# Visibility of a super-massive star

I heard that mass and distance are the only deciding criteria for determining the gravitational pull. Keeping the distance constant, if mass would be the only deciding factor for gravitational pull, then every super-massive star capable of forming a black hole would absorb light in the first place, and thus it would already look like a black hole throughout it's whole life cycle, even before being formed into one. This is based on the fact that black holes can absorb light rays due to it's immense gravitational pull.

• But the Schwarzchild radius is much smaller than the radius of a star. – lemon Apr 4 '15 at 23:40
• Self-promotion, I guess, but I answered this on Astronomy. – HDE 226868 Apr 5 '15 at 0:19

A black hole forms once a mass $M$ is compressed inside the Schwarzschild radius $r_s = 2GM/c^2$. i.e. once its density achieves $$\rho > \frac{3M}{4\pi r_s^{3}}$$ i.e. when a central mass $M$ has a density that exceeds $$\rho > \frac{3}{32\pi} \frac{c^6}{G^3 M^2} = 1.8\times10^{19} \left(\frac{M}{M_{\odot}}\right)^{-2}\ {\rm kg/m}^3$$ This is a ball park figure and assumes spherical symmetry and neglects any detailed GR treatment, but is more or less correct - a few times higher than typical neutron star densities.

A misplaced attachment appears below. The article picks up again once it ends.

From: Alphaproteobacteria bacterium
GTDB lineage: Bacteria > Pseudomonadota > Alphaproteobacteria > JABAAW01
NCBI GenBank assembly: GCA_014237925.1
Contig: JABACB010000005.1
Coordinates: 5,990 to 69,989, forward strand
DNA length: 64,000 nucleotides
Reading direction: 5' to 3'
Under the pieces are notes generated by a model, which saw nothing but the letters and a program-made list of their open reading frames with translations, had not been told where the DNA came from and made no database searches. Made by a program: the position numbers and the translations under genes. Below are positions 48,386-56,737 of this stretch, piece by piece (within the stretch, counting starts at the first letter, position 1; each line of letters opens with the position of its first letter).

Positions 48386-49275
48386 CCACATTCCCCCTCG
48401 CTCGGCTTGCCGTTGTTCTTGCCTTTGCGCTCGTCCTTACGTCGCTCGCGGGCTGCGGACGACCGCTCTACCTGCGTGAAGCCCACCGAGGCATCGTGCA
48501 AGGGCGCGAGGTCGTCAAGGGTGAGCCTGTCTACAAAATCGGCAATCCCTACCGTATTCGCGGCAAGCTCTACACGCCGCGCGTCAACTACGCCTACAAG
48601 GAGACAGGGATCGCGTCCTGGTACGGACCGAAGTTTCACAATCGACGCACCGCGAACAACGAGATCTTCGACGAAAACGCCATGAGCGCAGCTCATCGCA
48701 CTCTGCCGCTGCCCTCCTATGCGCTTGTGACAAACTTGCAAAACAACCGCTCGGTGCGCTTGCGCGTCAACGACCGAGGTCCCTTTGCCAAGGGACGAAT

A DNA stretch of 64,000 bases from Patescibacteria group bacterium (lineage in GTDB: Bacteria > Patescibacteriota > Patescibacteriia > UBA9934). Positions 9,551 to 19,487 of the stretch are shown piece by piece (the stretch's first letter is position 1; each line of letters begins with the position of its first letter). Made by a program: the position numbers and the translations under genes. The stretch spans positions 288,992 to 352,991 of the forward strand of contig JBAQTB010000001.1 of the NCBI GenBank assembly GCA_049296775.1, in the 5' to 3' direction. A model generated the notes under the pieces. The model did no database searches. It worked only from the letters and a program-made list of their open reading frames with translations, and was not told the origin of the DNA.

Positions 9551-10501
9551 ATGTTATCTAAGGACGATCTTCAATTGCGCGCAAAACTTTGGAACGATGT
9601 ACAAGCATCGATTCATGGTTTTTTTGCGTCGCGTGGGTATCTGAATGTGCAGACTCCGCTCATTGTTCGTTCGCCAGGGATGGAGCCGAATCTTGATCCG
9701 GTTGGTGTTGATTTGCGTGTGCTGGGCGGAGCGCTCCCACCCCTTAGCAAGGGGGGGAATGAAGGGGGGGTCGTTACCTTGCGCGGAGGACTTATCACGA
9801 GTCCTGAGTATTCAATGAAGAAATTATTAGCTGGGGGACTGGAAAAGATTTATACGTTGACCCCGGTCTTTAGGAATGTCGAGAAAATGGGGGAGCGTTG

At the start of its life, the density of a super-massive star is actually lower (on average, and at the core) than the density of the Sun, so nowhere near high enough to form a black hole. Later in its (relatively) short life, after several nuclear burning stages, the core becomes very much denser - of order $10^{12}$ kg/m$^{3}$ and has a mass of just over a solar mass. This is still way to small to form a black hole. But what happens then is that once the core consists of iron (and other iron-peak elements), there is no further energy generation and electron degeneracy pressure is no longer capable of supporting the core against its weight and it collapses. If that collapse results in densities exceeding about $10^{18}$ kg/m$^3$ then a black hole can form at the centre.